Taking Back America By Taking Back Our Schools
Spending in the classroom during fiscal 2010-11 has decreased "significantly" since 2006 in the Gilbert and Higley school districts, that despite an increase in per-pupil spending by 6 and 7 percent, respectively, according to the Arizona auditor general.
Gilbert Public Schools' per-pupil administrative costs, however, not only were the lowest among comparably-sized districts but among the lowest in Arizona overall, the auditor general said. GPS also had low costs in plant operations, food service and transportation, auditors found.
On the other hand, Higley Unified School District had high administration costs compared with like-size districts, very high costs in food service and transportation, and very low costs in plant operations, the auditor general said.
The information is included in the auditor general's annual report on Arizona school-district spending, which by law is prepared to determine the percentage of every dollar state districts spend in the classroom. The latest report looks at spending from July 1, 2010, to June 30, 2011.
GPS classroom spending during fiscal 2011 dropped to 59.9 percent of its total expenditures, from 63.3 percent five years prior. Higley's classroom spending during the same period dropped to 54.2 percent, from 58.6 percent in fiscal 2006.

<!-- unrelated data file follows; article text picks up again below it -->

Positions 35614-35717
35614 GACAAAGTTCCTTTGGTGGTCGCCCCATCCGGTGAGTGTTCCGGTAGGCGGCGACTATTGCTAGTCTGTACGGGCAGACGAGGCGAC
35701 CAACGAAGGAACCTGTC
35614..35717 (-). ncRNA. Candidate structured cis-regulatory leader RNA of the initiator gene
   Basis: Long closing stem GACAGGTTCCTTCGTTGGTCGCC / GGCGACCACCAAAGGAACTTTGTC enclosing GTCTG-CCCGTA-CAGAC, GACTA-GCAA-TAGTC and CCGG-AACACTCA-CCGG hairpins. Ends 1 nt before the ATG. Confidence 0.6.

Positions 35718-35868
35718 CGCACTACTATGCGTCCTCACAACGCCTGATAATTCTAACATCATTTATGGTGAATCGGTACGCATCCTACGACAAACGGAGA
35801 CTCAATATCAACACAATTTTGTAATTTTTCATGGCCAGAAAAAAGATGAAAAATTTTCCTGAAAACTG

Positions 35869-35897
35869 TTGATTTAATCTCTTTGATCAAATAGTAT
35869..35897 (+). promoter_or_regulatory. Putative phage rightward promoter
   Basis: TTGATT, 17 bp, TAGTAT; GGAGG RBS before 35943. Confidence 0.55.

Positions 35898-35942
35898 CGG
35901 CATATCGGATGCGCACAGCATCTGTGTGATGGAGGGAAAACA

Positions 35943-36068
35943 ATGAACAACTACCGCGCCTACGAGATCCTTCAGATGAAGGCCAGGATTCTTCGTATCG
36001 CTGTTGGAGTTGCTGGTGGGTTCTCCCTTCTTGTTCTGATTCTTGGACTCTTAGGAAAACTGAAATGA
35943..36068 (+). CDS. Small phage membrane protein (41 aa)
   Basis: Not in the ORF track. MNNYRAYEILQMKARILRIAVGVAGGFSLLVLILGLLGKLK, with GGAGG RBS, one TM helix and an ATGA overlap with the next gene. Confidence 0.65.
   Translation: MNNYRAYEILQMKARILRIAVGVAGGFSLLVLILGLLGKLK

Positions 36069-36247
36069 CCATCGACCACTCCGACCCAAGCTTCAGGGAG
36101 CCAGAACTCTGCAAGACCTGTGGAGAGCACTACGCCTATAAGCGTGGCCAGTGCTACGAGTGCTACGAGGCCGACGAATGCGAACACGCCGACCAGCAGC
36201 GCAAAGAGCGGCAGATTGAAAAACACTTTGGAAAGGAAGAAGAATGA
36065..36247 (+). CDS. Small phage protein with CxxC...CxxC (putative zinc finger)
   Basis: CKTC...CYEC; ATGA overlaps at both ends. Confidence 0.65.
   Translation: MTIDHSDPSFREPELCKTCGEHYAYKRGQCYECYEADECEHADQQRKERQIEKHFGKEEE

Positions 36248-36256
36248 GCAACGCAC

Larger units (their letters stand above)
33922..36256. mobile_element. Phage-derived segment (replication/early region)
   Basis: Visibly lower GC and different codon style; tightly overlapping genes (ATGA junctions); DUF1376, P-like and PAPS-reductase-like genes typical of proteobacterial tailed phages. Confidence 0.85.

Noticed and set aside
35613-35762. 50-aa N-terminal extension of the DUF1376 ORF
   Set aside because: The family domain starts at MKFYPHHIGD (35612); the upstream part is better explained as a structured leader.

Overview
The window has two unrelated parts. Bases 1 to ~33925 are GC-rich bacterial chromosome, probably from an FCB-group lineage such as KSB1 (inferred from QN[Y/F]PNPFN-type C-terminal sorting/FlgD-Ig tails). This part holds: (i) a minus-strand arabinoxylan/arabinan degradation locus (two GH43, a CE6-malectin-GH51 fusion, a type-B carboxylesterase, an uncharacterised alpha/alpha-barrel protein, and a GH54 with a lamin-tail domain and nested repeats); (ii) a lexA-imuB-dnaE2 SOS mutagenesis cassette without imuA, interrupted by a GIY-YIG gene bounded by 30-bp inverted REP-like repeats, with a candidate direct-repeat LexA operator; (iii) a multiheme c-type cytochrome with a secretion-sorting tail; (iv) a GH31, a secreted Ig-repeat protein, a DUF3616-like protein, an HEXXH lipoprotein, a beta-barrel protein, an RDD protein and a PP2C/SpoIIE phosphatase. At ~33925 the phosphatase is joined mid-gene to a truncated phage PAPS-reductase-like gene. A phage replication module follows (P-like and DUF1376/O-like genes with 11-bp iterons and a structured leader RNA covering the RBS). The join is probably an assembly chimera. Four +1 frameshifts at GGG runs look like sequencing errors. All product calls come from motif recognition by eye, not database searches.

Lower classroom spending could be found throughout the state. Arizona's average classroom-dollar percentage in fiscal 2011 was a record-low 54.7 percent, the lowest since the auditor general began monitoring classroom dollars 11 years ago, according to the report.
"The decline in the instructional percentage indicates that many districts are shifting monies previously spent in the classroom to other operational areas," the report said.
The state's total operational spending per pupil increased 47 percent between fiscal 2001 and 2009, before decreasing 5 percent between fiscal 2009 and 2011, according to the report. Arizona's per-pupil spending continued to fall behind the national average by nearly $2,700, the report states.
The auditor general's also found that in 2010-11:
Higley, which had 9,502 students in fiscal 2011, showed $652 in administration costs per pupil -- higher than similar-size districts but lower than the state average of $728. Gilbert, which had 36,599 students in 2011, recorded $501 in administration costs per pupil.
Higley's average per-mile transportation cost of $4.54 was well above the $3.34 average spent by similar districts and the state average of $3.39. GPS recorded a per-mile cost of $3.68, lower than the average $3.96 spent by similar districts.
Higley spent an average $2.98 per meal in 2010-11, compared with the $2.59 average by districts of its size and a $2.45 average for all districts in the state. Gilbert spent an average $2.30 per meal, compared with with an average $2.42 in like-sized districts.
The classroom-spending drop in Gilbert is "disappointing" and "distressing," said Clyde Dangerfield, GPS' assistant superintendent of business services.
"We're doing everything we can to make sure that we're as high as possible," Dangerfield said. "I'm sure we'll be able to gain back in that category" as the economy improves.
He said the lower classroom spending is because of a reduction in sales-tax revenue from Prop. 301, which covers performance-based pay and a portion of teacher's base pay. Class sizes are also getting larger, which affects the percentage, he said.